1903 Carnegie Corporation of New York granted $350,000 to TPL for a new central library and three branch libraries on the condition that the city would provide the land and guarantee $35,000 a year to support the library. Toronto's Carnegie Libraries - Central Reference Library
1904 Site for a new central library acquired at the northwest corner of College and St. George streets.
1906 Chief Justice Falconbridge, chairman of the Library Board, lays the cornerstone on 27 November 1906.
1908 A circulating library, College Street Branch, opened in a 100- by 40-foot space on the first (ground) floor of the new Reference Library, College and St. George Streets, 9 December. The collection was transferred from the old College Street Branch, located in rented premises at College Street and Brunswick Avenue, 1900-8.
1909 Public Reference Library officially opened, September 8. Wickson & Gregg and A.H. Chapman, associated architects. Reference collection transferred from old Central Library (renamed Church Street Branch). Circulating collection transferred from College Street Branch, which had been located in rented premises at College Street and Brunswick Avenue, 1900-8.
1927 Reference Library extension to cost $400,000 approved by TPL Board, 9 December. The cornerstone for the addition laid on 28 March 1929.
1930 Addition for a new Circulating Library officially opened, April 21. Architect, Chapman & Oxley, in association with Wickson & Gregg.
1953 Municipality of Metropolitan Toronto established, providing upper-tier municipal government for the municipalities of Toronto.
1960 Dr. Ralph Shaw recommended that a library board be established to provide a reference library for Metropolitan Toronto. The collection would be based on the reference and circulating departments of Toronto Public Library's Central Library, and be located in the existing Central Library until a new facility could be built. Addition for book stacks and a reading room officially opened, April 4.
1966 Metropolitan Toronto Library Board established, by an amendment to the Municipality of Metropolitan Toronto Act. It was "to provide reference services to the metro area, promote interlibrary lending, and provide co-ordinating services to local library systems." (Penman, A Century of Service, 70).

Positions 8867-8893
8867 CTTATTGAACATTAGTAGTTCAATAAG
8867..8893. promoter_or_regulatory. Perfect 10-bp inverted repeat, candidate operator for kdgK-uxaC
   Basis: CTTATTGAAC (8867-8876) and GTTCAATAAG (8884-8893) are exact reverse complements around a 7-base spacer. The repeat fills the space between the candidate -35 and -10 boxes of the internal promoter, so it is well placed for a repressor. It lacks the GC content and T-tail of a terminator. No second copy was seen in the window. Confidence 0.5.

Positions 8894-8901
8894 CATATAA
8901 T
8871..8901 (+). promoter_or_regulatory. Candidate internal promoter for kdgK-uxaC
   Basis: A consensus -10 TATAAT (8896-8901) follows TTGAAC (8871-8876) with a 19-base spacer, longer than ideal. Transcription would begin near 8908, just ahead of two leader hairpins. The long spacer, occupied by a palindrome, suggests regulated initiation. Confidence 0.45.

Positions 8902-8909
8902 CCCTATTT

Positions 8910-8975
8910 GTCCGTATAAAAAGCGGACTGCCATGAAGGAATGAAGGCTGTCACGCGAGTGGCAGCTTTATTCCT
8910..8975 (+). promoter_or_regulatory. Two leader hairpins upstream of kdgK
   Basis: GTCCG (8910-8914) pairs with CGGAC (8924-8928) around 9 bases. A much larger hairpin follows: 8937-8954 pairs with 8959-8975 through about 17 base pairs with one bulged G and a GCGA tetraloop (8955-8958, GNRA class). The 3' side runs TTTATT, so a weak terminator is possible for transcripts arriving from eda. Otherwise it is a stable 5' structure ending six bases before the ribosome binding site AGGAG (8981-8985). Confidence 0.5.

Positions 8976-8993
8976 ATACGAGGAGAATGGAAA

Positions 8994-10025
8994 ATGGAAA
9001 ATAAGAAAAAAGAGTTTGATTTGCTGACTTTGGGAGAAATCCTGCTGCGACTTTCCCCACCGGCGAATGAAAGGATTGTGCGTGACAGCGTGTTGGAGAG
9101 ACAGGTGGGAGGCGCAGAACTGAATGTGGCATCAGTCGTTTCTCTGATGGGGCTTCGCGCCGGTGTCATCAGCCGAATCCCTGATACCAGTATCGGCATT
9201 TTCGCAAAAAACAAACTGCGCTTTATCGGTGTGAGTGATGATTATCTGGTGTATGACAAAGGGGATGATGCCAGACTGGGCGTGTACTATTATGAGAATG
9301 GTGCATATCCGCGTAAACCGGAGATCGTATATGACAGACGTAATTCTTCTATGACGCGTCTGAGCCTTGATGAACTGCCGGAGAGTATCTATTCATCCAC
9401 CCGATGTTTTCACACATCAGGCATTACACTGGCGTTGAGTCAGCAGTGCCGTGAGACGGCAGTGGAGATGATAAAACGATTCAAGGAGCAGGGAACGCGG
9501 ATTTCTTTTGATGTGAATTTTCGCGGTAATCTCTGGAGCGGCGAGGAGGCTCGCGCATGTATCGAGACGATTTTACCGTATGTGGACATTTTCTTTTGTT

1972 Site acquired on Yonge Street, at the northeast corner of Asquith Avenue, for a new reference library
1973 College and St. George street building listed by Toronto City Council listed on the City of Toronto's Inventory of Heritage Properties, 20 June. Designation by-law passed by Toronto City Council, 26 November 1975.
1974 Raymond Moriyama appointed architect of the new Reference Library.
1977 New reference library officially opened, 2 November. The old reference library taken over by the University of Toronto for a student centre and a bookstore.
1994 Addition to the Reference Library opened.
1997 The City of Toronto Act (Bill 103) passed by the Ontario Legislature, amalgamating the seven existing municipal governments of Metropolitan Toronto.
1998 Seven library boards in Metropolitan Toronto united into one library called the Toronto Public Library. Within the newly amalgamated library system, the Toronto Reference Library assumed its role as a Research and Reference Library.
2001 Digital Design Studio opened to public, 26 February. Information Commons opened to public, 4 July. Toronto Star Newspaper Centre refurbished, 20 November.
2002 Virtual Reference Desk introduced 4 November.
2003 Computer Terrace opened.
2004 Two new Learning Centres opened.
2006 Introduced Browsery Collection. Atrium stage opened.
2007 New hours, 8 January. Hours open per week increased from 54 to 60.
2009 The Bram & Bluma Appel Salon, multi-purpose event and conference facility opened. Consumer Health Information Service closed, March.
2011 The Urban Affairs Library at Metro Hall (55 John Street), staff and collections were integrated at the Toronto Reference Library, 15 September. Completion of new Cube entrance and expansion of Browsery, December.
2012 Reorganization of subject collections; integration of periodicals in the subject departments, February. New subject departments established: 2nd floor - Humanities & Social Sciences, 3rd floor - Business, Science & Technology, 4th floor - Languages & Literature, Special Collections (temporary location), 5th floor - Arts. The new TD Gallery opened to the public, June. Balzac's Cafe opened, July.
2014 Completion of the revitalization project.
2014 Digital Innovation Hub opened to the public, 4 February. Marilyn and Charles Baillie Special Collections Centre opened 21 February. Asquith Press opened 9 June.
2015 Writers' Room opened to the public, 19 January.
2016 Beeton Hall Events Centre, multi-purpose event and conference facilities, renovations completed and opens for bookings in September.

Meeting Rooms

To book Room B-1, please call 416-397-5969.

Bram and Bluma Appel Salon booking information

Room B-1 (Lower Level)

  • 305 sq. ft.
  • Seats 15. Fire Code Occupancy: 15.
  • Equipment:
    • flip chart stand
    • table & chairs
    • whiteboard
  • Wheelchair accessible washroom on main level.


Closest major intersection Yonge Street and Bloor Street. Located one block north of Bloor Street on the east side of Yonge Street.

Public Transit

Closest major intersection Yonge Street and Bloor Street. Located one block north of Bloor Street on the east side of Yonge Street.


Paid - parking lots on Cumberland Avenue, Asquith Ave and Church Street.

Upcoming Events

Sat, Feb 24 - 11:00 a.m. - 12:00 p.m.
Mon, Feb 26 - 10:00 a.m. - 12:00 p.m.

Regular Programs

Sun, Feb 25 - 2:00 p.m. - 4:00 p.m.
Mon, Feb 26 - 7:00 p.m. - 8:00 p.m.
Tue, Feb 27 - 2:00 p.m. - 2:30 p.m.

All Branch Programs & Events